Let $K_{2n}$ be the complete graph on $2n$ vertices.  Form two complete matchings of $K_{2n}$ at random, and let $X$ denote the number of edges common to the two matchings.  Let $P_n=P(X=0)$ be the probability that the two matchings are disjoint.  We show that the distribution of $X$ can be closely approximated by a Poisson distribution with parameter 1/2, so that $P_n\approx e^{-1/2}$.  The problem is then generalized to dividing $K_{kn}$ into $n$ disjoint $k$-cliques.  Finally, for $k=2$, we explore the fine structure of the generalized cycle structure of the second matching, showing that the joint distribution of the cycle counts (up to size $b=o({\sqrt n})$) can be approximated by a Poisson process with independent components.  Comparisons are made with parallel results for derangements in random permutations, where the error bounds are
superexponentially small -- they are not in our case.

Oct  12, 2000

 TITLE:                 Modular K3 surfaces

SPEAKER:              Professor David Penniston

AFFILIATION:     Furman University


In his proof of Fermat's Last Theorem, Wiles showed that a large class of elliptic curves defined over the rational numbers is modular, and recently it has been proven that every elliptic curve over the rationals is modular (Taniyama-Shimura-Weil Conjecture).  Given this fantastic result, a natural question is ``what other objects are modular?"  In this talk we will focus on K3 surfaces, a natural 2-dimensional analog of elliptic curves.  In particular, we consider a one-parameter family of K3 surfaces which contains many modular examples.

Oct  26, 2000

 TITLE:                 Counting sum-free and other sets of integers

SPEAKER:              Professor Neil J. Calkin

AFFILIATION:     Clemson University


A set $S$ of positive integers is said to be {\em sum-free} if the equation $x+y=z$ has no solutions in $S$.  Cameron conjectured that the number
of sum-free sets contained in $\{1,2,\dots,n\}$ is $O(2^{n/2})$.  We will prove a slightly weaker theorem, showing that the exponent $n/2$ is correct (Cameron's original conjecture is still open).  We will then show how the techniques used here can be applied to other types of sets defined by forbidden equations, and will conclude with some open problems.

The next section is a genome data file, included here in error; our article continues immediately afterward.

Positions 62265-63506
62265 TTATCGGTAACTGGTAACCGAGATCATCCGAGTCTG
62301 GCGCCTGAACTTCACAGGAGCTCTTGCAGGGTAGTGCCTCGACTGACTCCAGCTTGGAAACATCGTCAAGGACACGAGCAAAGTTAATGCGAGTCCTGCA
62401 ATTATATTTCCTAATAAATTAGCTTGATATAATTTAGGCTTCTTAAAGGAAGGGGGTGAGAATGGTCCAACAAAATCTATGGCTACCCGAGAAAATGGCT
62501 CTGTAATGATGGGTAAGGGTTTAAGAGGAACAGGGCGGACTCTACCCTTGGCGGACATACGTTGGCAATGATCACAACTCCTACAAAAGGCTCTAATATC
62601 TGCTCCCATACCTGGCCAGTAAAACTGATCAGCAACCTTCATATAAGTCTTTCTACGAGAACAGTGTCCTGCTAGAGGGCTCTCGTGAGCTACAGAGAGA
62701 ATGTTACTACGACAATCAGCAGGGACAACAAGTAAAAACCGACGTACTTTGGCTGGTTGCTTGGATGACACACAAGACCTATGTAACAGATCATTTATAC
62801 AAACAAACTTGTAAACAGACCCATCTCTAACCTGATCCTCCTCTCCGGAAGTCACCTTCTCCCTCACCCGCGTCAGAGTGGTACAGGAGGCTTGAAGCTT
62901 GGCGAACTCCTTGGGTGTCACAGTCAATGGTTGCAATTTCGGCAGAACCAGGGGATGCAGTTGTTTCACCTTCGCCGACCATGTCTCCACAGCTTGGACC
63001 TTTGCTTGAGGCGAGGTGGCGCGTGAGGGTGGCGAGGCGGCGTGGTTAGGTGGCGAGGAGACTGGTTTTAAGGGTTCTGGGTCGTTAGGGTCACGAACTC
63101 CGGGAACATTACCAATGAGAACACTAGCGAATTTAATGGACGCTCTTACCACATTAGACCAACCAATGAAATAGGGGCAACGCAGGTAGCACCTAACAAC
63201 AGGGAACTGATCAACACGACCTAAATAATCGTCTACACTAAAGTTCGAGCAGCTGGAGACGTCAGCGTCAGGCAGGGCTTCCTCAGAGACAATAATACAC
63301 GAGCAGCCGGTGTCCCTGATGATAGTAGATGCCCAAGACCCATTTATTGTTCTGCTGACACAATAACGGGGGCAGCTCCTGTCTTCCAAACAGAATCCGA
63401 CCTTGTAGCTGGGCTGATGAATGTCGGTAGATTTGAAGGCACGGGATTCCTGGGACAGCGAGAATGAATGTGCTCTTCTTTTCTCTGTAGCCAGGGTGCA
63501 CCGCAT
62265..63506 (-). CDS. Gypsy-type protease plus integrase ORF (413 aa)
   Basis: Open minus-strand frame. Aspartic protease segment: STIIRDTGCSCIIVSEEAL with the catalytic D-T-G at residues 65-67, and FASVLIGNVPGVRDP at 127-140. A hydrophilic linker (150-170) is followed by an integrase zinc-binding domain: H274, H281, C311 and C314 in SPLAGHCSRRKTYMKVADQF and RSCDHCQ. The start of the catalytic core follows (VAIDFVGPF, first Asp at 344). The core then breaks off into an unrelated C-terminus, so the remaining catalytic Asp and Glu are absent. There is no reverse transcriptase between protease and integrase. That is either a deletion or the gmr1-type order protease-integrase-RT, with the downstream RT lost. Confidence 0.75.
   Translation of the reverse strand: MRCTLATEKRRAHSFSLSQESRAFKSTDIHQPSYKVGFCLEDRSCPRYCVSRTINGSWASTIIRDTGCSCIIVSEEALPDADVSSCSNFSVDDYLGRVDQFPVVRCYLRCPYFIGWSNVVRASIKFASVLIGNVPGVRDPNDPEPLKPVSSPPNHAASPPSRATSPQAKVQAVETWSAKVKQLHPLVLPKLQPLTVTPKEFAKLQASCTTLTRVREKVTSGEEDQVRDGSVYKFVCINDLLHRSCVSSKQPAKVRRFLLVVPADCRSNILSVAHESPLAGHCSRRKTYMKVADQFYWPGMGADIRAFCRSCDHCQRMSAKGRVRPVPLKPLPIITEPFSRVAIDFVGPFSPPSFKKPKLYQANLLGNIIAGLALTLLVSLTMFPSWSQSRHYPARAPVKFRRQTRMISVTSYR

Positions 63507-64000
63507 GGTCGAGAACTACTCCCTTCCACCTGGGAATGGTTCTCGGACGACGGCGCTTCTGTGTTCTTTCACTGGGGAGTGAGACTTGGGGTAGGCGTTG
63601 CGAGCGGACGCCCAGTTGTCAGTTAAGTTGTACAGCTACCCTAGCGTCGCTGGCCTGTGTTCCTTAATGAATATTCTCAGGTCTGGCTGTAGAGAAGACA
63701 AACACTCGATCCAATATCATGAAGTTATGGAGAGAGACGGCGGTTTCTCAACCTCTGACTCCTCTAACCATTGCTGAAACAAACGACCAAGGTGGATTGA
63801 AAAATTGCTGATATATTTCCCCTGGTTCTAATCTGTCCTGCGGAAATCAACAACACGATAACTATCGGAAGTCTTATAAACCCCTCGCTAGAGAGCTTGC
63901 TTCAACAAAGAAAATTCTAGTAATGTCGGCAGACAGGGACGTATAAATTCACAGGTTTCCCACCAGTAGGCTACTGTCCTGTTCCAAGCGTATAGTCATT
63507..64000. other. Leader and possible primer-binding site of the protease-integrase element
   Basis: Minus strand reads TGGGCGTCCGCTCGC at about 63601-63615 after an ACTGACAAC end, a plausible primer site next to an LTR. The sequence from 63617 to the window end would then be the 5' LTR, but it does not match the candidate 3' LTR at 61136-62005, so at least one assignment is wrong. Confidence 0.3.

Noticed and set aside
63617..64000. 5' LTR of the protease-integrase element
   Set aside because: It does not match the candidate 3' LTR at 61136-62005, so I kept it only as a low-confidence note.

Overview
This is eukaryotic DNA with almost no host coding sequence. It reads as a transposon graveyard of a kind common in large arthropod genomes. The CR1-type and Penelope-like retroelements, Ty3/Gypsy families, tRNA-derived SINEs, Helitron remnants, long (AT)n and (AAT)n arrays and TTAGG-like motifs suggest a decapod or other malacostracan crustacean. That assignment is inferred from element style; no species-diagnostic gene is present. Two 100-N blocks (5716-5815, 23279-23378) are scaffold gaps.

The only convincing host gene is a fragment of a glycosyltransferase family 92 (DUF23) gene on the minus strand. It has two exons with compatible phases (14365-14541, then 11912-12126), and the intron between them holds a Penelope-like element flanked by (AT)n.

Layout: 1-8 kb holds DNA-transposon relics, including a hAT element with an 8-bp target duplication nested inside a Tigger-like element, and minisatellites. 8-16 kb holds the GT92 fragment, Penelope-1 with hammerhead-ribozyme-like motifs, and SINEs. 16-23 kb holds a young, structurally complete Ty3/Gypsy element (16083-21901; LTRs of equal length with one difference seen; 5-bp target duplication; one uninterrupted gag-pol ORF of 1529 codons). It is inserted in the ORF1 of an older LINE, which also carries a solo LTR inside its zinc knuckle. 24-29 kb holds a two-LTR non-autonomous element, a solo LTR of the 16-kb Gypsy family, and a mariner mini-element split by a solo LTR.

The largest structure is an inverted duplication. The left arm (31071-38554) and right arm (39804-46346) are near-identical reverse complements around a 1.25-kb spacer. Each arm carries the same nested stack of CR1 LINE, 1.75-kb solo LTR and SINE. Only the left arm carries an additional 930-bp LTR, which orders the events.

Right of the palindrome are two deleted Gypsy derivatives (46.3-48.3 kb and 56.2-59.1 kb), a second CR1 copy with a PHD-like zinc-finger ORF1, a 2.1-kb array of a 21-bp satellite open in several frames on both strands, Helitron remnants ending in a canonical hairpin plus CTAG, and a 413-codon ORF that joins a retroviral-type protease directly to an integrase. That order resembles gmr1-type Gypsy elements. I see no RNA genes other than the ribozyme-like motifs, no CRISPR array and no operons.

Nov 2, 2000

 TITLE:                 Some applications of hyperbolic geometry in knot theory

SPEAKER:              Professor Morwen Thistlethwaite

AFFILIATION:     University of Tennessee


The power of hyperbolic geometry as a tool for 3-dimensional topologists has only come to light within the last 20 years or so.  In this talk we'll look at some applications of hyperbolic geometry to the problem of classifying knots. In particular, the canonical cell decomposition will be  described; this has rightly been described in the literature as a ``magic wand" for knot theorists, and was vitally important in the classification of knots and their symmetries up to 16 crossings.

Nov 16, 2000

 TITLE:                 Bounds for the minumum weight of the dual codes of some classes of designs

SPEAKER:               Kelle Clark

AFFILIATION:     University of Virginia


The dual codes of the codes from the designs of points and subspaces of finite projective and affine geometries, and those of the codes of finite planes, were of interest initially in the 1960's and early 1970's following the work of Massey, Rudolf and others, in which an efficient decoding algorithm for these codes was described.  Effective use of the codes in practice requires knowledge of the minimum weight of the code, which had only been determined for these duals in a few cases. In particular, for the desarguesian planes of even order $q = 2^m,$ the minimum weight is